Pre-Market Applications for Computational Toxicology at FDA

“ when toxicology data is limited or absent!”

  • Potential Hazard(s) of Food Contact Substances

{CFSAN/OPA (FDAMA, 1997; Dr. Cheeseman); FDA/Office of the Commissioner, Office of Science)}

  • Potential Hazard(s) of Lead Pharmaceuticals

{IAG with National Institute for Drug Abuse, NIH: Drug Discovery Program for Medications Development for Addiction Treatment }

  • Potential Hazard(s) of Non-pharmaceutical Substances with Pharmacologic Properties

{e.g., EPA, RTP, NC; ATSDR, Atlanta, GA}

27

post market applications for computational toxicology at fda
Post-Market Applications for Computational Toxicology at FDA

“when required toxicology data is limited or absent”

  • Potential Hazard(s) of Active Ingredients of Cosmetics

{CFSAN/OCAC (Dr. Milstein); Offices of Commissioner, Science, & Women’s Health}

  • Potential Hazards of Therapeutics in Humans

{Model data in CDER’s Adverse Drug Reaction (ADR) and Adverse Event Reporting System (AERS) databases; Dr. Szarfman, {CDER/OB/QMRS ; Drs. Hanig,Weaver (OTR}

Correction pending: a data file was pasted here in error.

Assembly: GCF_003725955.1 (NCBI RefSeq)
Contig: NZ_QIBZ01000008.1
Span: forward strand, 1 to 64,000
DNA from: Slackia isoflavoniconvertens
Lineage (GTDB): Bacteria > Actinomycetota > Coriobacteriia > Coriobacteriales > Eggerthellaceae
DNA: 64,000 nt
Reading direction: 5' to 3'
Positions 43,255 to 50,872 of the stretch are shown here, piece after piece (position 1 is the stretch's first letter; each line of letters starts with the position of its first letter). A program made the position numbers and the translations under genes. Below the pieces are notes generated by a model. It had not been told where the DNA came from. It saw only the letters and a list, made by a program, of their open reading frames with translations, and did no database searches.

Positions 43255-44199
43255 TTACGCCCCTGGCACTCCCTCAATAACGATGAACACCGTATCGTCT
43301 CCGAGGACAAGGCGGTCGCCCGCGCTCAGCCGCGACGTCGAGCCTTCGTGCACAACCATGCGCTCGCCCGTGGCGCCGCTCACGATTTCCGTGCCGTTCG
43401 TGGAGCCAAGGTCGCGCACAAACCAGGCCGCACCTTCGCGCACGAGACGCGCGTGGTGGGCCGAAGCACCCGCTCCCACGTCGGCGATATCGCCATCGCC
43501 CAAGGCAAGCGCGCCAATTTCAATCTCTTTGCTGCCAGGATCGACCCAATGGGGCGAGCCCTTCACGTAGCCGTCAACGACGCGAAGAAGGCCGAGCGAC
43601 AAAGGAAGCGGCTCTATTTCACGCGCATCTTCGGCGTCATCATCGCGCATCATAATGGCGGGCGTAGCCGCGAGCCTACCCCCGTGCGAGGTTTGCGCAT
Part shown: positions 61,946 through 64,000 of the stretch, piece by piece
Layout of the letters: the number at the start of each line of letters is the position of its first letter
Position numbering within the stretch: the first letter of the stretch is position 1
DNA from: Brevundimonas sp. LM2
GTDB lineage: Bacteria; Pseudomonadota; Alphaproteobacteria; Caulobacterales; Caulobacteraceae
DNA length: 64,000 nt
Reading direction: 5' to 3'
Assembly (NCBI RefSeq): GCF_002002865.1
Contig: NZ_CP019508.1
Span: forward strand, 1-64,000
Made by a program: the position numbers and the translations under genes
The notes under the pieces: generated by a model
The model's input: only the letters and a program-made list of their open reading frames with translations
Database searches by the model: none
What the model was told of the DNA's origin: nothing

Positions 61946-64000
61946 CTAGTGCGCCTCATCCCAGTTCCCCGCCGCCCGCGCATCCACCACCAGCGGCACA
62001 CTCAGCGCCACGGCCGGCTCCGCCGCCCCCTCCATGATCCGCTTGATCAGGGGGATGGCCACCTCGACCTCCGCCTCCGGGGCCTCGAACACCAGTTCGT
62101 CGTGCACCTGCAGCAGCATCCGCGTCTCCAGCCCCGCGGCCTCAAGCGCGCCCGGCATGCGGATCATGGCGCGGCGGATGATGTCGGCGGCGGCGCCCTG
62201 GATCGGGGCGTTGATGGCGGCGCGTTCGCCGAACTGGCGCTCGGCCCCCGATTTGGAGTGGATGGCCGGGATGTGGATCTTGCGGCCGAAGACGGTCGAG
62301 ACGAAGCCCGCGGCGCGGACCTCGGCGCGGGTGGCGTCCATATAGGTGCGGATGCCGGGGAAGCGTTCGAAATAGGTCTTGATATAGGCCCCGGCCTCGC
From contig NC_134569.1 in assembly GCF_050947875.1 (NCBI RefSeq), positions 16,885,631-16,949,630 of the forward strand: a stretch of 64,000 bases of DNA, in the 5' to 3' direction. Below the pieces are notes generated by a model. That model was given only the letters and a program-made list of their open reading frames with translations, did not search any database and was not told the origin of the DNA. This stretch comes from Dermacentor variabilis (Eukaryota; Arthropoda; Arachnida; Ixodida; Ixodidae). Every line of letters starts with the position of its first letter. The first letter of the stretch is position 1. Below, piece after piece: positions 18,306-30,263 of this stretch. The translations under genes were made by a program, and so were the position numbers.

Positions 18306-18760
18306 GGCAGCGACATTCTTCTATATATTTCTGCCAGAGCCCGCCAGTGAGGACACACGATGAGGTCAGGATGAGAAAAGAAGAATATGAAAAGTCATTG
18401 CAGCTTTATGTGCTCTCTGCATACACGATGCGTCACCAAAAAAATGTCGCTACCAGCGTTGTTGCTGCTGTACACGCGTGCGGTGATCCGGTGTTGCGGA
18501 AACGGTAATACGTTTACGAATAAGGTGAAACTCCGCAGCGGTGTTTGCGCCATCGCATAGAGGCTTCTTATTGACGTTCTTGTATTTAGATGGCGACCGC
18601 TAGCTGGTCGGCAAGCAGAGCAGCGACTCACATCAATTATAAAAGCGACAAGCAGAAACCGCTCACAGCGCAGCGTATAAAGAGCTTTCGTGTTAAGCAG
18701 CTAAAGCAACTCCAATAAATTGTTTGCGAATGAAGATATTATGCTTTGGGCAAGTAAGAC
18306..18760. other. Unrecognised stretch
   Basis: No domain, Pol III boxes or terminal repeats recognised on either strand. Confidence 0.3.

• Potential Hazards of Mixtures of Concern to FDA

{Evaluation ofcomponents of dietary and nutritional supplements, flavors, herbs, spices, herbal medicines, etc. }

28

otr computational toxicology and toxicology database programs 2002
OTR Computational Toxicology and Toxicology Database Programs (2002)

Non-clinical Endpoint Projects

  • Behavioral toxicity (rats)
  • Reproductive toxicity (male & female rats)
  • Genetic Toxicity {Salmonella t. Mutagenicity (Multicase, Inc.); Chromosome aberrations; Mouse micronucleus; Mouse lymphoma, Cell transformation (BALB/c-3T3 & SHE)}
  • 90-Day Organ Toxicity (rats, mice, rabbits, dogs)
  • Acute Toxicity (rats, mice, rabbits)

29

otr computational toxicology and toxicology database programs 200229
OTR Computational Toxicology and Toxicology Database Programs (2002)

Clinical Endpoint Projects

  • Neurotoxicity
  • Organ and organ system toxicities

ComputationalChemistry Projects

  • Metabolism

{MTA with MDL (Elsevier) to add FDA/CDER drug metabolism data to ISIS/BASE:Metabolite}

  • ADME and Bioavailability

{Dr. Saiakhov, Multicase, Inc.; Dr. Yu, OTR; MTA with Camitro Corporation, Inc.})

30